Because It’s My Nature
One thing we can learn from our furry friends is the insurmountable ability to overcome major obstacles and put their eyes, or in Choon’s case, ears forward in every situation.
Kit (aka Choon) was born with no eyes, only eye sockets. Much to my surprise he has the extraordinary ability to not miss a beat when it comes to enjoying life. In fact, I have found few precautions that one needs to take when housing a blind cat to a sited one. As with any feline, a blind cat will enjoy playing, jumping and getting into all sorts of mischief: hogging your pillow, laying in the warm sun, begging for food, and just wanting to lay in your lap 24/7.
It was late summer when we got Kit. My husband and I were outside, and saw him get tossed out of a car at the end of our street. Just a side bar; I never understood how inhumane people can be toward each other, the environment and other beings. Which begs the question, is that a learned behavior, an environmental influence, or are they just born that way? Stay tuned for an article on this subject, now back to the story. He was a small thing, not even a year old when we saw him turning in circles, trying to find his bearings — a whiff of anything familiar. He eventually honed in on our chirps and clicks and we called him to us.
As I picked him up, I was taken immediately to him. There was something about our first contact; maybe it was his warm welcoming head butts along with his incessant purring that bonded us. Whatever the reason, the relationship was there and nothing could stand in the way of an overbearing mom when it came to his care.
Yes, there was a period of adjustment after taking Kit in; new surroundings, smells, other pets in the household and behavior do’s and don’ts (boundaries). As new blind pet owners, we also had to adjust as well toward making sure there was a safe environment for a blind cat; i.e., toilet seat down, curtain pulls cut/taken down, doors closed, unsafe objects picked up; even down to the choice of toys. It was like bringing an adoptive child home for the first time. The crying, confusion, wanted to be held, circling, trying to adjust to new surroundings.
There are a few things to keep in mind, if you are housing a blind cat; or even thinking about getting one. This can also hold true if you are adding a new sighted cat to your household. Remember that cat’s (and all animals have feelings and often feel what you feel). So remain positive and supportive at all times.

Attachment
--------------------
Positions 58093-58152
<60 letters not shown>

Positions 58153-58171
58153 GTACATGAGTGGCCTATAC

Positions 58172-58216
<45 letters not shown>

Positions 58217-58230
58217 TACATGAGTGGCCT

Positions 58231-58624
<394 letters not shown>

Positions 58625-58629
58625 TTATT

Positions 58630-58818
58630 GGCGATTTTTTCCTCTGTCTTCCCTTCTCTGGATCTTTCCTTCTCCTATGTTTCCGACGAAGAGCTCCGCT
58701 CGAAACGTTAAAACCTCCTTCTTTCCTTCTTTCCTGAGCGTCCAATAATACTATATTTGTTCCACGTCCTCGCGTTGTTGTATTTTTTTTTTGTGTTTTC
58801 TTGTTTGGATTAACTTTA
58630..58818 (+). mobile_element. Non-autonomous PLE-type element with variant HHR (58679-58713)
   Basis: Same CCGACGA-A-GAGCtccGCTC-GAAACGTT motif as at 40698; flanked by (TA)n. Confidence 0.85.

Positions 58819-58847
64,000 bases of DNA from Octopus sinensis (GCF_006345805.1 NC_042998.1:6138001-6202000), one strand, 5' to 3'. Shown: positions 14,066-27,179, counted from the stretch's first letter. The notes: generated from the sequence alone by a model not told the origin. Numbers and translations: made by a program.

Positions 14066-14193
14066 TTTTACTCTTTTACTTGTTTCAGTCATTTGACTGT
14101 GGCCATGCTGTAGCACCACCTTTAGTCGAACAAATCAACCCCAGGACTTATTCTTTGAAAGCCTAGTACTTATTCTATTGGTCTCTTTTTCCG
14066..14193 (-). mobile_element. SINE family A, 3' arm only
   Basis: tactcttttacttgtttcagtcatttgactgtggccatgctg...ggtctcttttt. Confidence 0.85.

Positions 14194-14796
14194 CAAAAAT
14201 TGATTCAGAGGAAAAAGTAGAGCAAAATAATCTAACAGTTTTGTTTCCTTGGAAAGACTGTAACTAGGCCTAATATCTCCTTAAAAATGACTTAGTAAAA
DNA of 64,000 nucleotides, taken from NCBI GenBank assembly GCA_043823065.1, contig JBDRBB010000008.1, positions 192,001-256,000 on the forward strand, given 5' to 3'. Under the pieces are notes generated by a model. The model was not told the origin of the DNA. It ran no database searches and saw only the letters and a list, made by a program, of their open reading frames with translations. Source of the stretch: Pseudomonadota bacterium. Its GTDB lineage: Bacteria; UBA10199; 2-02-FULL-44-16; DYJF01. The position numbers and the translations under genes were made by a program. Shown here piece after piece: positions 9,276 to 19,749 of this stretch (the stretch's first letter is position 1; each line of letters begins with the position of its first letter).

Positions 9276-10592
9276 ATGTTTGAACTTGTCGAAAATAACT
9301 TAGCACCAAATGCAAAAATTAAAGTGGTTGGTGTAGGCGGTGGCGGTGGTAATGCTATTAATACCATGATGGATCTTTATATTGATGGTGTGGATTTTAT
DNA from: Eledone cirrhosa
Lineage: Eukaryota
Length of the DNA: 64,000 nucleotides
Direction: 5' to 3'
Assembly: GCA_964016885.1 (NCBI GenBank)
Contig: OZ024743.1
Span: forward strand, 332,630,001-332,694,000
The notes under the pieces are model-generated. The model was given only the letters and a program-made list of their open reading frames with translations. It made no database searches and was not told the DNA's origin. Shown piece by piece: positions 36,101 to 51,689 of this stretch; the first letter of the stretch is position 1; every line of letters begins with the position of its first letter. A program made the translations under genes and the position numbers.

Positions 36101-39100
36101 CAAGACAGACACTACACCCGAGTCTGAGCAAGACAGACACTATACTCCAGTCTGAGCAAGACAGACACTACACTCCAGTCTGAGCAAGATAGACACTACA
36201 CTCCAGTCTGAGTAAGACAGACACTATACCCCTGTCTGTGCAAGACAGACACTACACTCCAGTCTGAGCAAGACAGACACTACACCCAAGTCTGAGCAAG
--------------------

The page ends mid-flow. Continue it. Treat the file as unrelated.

- Day 1 – Put him/her in a small room with food, water, and a litter box. You need to take a few days off of work to sit with him/her and bond. If you cannot do this, then you should not get a blind cat. This room will become their home base. They will run to this room when ever they feel scare or frightened. This will be their room.
- Days 2-4 – Open the door and allow the blind cat to explore the rest of the house, don’t push but encourage his / her exploration. Stay always behind him /her so he / she feels safe. After about 4 days, the cat will wean off of you to the point where he / she is able to explore on his /her own. It is important to remember that blind cats get disorientated easily, DO NOT PICKUP YOUR BLIND CAT AND PUT IN A DIFFERENT SPOT. This causes excessive disorientation and can cause the cat to panic. PATIENCE IS A VIRTUE! Instead call the cat over to the spot where you would like him/her to go. Treats are wonderful for this. A blind cat senses are heightened. No problem smelling food from 6 feet away.
- Day 5 – Move the cat box out of the room and into the appropriate spot. You will need to train him / her all over again to the litter box. Every hour or two show the cat the box to familiarize him with its location and smell. Just as a fyi – blind cats do not like sharing litter boxes; they need to have their own, if not, it causes major headaches, if you know what I mean.
With a normal cat, it takes two weeks to acclimate to new surroundings. Not so with a blind one. It takes a good month or two before they are familiar with their surroundings before they start jumping and playing and getting into all sort of cat mischief. When a blind cats gets disorientated (does not know where he/she is) they often turn in circles, trying to get a whiff of something familiar. It is important to make sure that the cat remains calm and given lots of support during these times. If they start panting, then pick up the cat and put him/her back into their home base until he/she get calm.
Once acclimated, your blind cat will jump, climb and crawl in and on everything. Watch out! They love to get up high. Make sure furniture is soft and there are no hard edges, as they bump into things a lot. And when you are going to rearrange the furniture, be aware that your cat might need to go the initial process all over again.